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Stadium News - Sort of

Today is Tuesday. You know what that means...

If you happen to get that reference, I would like to make this disclaimer: I only saw the show in syndication, never live.  Come to think about it, was it performed live?

But enough about that, it is Tuesday and it is the day that Miami-Dade will consider the Marlins stadium proposal along with a whole host of other measures.

Miami-Dade County commissioners stand poised to greenlight a massive public-works plan that could transform downtown Miami and bankroll a new home for the Florida Marlins.

But there is some opposition.

On Monday, a notable critic surfaced -- car dealer Norman Braman, who eight years ago launched an ad campaign that helped doom a one cent sales tax hike that would have funded mass transit improvements.

''It's a double-cross of the voters,'' Braman said.

The auto magnate said he intends to finance a media campaign and is preparing a lawsuit to challenge a spending agreement that calls for the city to expand two Community Redevelopment Agency districts as a way to accumulate more than $2 billion in CRA money.

Directly or indirectly, that money would help fund a $525 million baseball stadium at the former Orange Bowl site in Little Havana, a $914 million port tunnel, affordable housing and other projects.

At least nine of the 13 county commissioners said last week they generally favor the multibillion-dollar, multipronged plan, though some question pieces of it.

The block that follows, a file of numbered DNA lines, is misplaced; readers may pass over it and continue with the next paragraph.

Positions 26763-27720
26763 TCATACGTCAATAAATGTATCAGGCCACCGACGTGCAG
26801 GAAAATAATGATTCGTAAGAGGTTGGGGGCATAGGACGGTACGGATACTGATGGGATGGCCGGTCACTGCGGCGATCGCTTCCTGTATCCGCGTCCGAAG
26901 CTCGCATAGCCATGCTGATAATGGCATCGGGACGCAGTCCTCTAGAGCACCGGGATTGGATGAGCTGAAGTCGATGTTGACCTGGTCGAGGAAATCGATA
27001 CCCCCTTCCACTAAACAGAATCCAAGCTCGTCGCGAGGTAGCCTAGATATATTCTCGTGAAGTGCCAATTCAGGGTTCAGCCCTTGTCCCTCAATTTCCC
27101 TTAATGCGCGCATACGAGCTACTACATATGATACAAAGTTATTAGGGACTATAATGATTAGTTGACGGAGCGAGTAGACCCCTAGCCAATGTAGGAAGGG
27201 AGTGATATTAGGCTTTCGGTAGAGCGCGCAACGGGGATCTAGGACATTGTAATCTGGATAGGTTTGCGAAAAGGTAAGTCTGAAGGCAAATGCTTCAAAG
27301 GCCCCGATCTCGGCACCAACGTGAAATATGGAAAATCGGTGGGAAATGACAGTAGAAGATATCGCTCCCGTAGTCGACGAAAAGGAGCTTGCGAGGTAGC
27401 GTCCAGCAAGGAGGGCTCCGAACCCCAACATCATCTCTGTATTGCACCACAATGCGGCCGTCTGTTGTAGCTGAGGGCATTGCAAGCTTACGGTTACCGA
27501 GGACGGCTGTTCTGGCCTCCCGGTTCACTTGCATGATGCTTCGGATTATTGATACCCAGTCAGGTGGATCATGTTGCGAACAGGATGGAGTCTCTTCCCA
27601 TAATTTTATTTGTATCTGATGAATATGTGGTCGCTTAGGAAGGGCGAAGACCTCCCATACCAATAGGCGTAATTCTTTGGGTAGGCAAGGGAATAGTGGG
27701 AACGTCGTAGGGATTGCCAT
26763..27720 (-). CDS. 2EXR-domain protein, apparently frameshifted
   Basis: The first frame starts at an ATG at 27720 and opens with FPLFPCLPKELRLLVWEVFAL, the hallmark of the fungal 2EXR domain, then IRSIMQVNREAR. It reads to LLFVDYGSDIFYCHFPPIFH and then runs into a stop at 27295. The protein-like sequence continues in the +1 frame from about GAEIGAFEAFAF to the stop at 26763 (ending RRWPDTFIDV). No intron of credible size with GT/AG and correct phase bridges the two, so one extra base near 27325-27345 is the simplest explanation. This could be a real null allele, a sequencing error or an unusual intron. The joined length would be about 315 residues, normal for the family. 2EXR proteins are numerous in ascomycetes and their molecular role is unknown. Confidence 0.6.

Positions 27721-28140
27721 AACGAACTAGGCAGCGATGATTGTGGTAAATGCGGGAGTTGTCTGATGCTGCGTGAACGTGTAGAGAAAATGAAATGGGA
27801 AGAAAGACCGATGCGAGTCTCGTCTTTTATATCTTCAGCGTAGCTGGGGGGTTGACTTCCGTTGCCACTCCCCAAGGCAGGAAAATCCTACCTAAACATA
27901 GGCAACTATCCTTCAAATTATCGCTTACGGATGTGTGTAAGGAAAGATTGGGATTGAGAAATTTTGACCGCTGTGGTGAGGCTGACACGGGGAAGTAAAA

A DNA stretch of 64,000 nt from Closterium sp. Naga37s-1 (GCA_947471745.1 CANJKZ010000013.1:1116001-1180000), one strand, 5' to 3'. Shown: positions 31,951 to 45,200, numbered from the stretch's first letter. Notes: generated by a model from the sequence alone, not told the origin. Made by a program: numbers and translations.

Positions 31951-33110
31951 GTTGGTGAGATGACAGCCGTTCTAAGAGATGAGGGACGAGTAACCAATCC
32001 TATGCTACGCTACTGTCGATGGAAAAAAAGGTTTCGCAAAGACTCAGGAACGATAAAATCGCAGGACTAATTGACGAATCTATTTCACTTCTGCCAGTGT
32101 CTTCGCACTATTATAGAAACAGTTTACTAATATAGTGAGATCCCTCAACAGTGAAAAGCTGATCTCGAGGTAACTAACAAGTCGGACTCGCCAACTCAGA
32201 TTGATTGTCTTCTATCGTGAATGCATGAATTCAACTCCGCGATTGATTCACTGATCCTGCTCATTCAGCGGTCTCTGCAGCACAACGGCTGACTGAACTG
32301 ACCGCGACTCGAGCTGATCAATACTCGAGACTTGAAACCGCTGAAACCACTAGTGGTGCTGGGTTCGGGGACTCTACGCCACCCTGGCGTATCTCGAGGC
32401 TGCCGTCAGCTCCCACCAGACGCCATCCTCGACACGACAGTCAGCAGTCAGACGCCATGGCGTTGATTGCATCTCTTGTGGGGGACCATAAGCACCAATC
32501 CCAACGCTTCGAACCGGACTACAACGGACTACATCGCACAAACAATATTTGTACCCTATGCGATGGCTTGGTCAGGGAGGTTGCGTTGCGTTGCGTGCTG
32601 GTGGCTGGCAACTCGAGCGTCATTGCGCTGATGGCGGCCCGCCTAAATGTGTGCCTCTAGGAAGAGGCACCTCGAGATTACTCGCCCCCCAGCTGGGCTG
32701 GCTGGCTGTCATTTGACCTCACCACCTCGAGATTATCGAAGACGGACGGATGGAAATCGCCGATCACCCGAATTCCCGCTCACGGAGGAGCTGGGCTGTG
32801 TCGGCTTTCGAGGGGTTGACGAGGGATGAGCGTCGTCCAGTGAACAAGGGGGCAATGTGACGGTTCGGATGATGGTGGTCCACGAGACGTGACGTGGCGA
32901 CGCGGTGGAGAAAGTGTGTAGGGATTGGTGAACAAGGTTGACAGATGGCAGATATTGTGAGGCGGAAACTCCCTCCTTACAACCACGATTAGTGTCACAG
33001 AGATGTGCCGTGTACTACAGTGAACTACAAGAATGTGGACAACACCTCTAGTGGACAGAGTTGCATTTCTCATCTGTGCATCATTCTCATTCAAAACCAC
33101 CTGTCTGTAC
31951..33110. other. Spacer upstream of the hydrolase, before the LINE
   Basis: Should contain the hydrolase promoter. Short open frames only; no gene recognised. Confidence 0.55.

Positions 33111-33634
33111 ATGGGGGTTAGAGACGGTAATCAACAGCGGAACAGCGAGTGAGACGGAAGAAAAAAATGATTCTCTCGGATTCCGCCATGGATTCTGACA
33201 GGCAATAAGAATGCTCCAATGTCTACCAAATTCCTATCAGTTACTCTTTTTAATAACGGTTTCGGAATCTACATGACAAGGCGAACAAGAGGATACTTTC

''None of it is going to help the homeless,'' he said. ``All of it is going to help people who don't need the help.''

While I'm all for helping the homeless, I find it just a bit disingenuous that the same person who derailed improving public transportation is now worried about the homeless.

But he is not the only one in possible opposition.

Last-minute scrambles to brief some county commissioners on Monday left at least one with reservations about voting.

''It makes me angry,'' said Commissioner Natacha Seijas, who said at 3:30 p.m. she had not been provided ''a single piece of paper'' and was hoping to be briefed later by Assistant County Manager Ian Yorty.

''I cannot imagine making decisions without being thoroughly informed,'' Seijas said.

A benefit of the special-meeting setting: Rules allowing any one of 13 county commissioners to single-handedly postpone an issue won't be in effect. That means a vote is more than likely to take place.

Then there is this part which confuses me a little.

While the county vote is vital, it would not be the final hurdle for some pieces of the project. Miami's proposed $200 million Streetcar, for one, still requires multiple approvals from state and regional agencies.

I have no idea if this bill is all or nothing.  Meaning should the Streetcar project fail to get state funding, which is a real possibility, and if that sinks everything.  I doubt that is the case but I honestly don't know if it is or isn't.

But should the county approve the works project, I wouldn't start high-fiving around the room just yet.  It is very possible that lawsuits will follow.

The meeting is at 10:30 a.m.

I'm not trying to be a pessimist but after all of these years, I'm in the club of: when I walk into the new stadium, then I will believe it.